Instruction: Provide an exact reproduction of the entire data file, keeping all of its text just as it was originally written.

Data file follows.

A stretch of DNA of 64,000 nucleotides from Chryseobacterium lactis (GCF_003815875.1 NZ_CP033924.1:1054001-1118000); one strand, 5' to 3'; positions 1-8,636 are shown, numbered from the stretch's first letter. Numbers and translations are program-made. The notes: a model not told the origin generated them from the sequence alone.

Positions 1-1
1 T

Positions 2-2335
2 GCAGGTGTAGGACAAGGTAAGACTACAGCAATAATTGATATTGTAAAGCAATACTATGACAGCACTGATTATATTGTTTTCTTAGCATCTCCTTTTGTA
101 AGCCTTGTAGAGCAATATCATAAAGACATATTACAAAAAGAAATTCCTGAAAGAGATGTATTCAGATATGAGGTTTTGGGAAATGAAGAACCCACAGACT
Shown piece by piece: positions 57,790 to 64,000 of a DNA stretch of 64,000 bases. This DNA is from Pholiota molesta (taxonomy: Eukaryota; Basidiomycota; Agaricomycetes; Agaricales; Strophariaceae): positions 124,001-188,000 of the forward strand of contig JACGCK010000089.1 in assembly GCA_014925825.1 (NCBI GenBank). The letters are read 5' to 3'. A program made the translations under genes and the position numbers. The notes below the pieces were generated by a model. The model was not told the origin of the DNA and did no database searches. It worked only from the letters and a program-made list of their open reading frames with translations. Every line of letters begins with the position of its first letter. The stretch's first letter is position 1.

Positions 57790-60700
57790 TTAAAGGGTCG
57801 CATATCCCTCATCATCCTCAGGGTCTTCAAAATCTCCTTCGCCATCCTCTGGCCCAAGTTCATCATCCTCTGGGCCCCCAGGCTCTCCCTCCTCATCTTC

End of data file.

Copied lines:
A stretch of DNA of 64,000 nucleotides from Chryseobacterium lactis (GCF_003815875.1 NZ_CP033924.1:1054001-1118000); one strand, 5' to 3'; positions 1-8,636 are shown, numbered from the stretch's first letter. Numbers and translations are program-made. The notes: a model not told the origin generated them from the sequence alone.

Positions 1-1
1 T

Positions 2-2335
2 GCAGGTGTAGGACAAGGTAAGACTACAGCAATAATTGATATTGTAAAGCAATACTATGACAGCACTGATTATATTGTTTTCTTAGCATCTCCTTTTGTA
101 AGCCTTGTAGAGCAATATCATAAAGACATATTACAAAAAGAAATTCCTGAAAGAGATGTATTCAGATATGAGGTTTTGGGAAATGAAGAACCCACAGACT
Shown piece by piece: positions 57,790 to 64,000 of a DNA stretch of 64,000 bases. This DNA is from Pholiota molesta (taxonomy: Eukaryota; Basidiomycota; Agaricomycetes; Agaricales; Strophariaceae): positions 124,001-188,000 of the forward strand of contig JACGCK010000089.1 in assembly GCA_014925825.1 (NCBI GenBank). The letters are read 5' to 3'. A program made the translations under genes and the position numbers. The notes below the pieces were generated by a model. The model was not told the origin of the DNA and did no database searches. It worked only from the letters and a program-made list of their open reading frames with translations. Every line of letters begins with the position of its first letter. The stretch's first letter is position 1.

Positions 57790-60700
57790 TTAAAGGGTCG
57801 CATATCCCTCATCATCCTCAGGGTCTTCAAAATCTCCTTCGCCATCCTCTGGCCCAAGTTCATCATCCTCTGGGCCCCCAGGCTCTCCCTCCTCATCTTC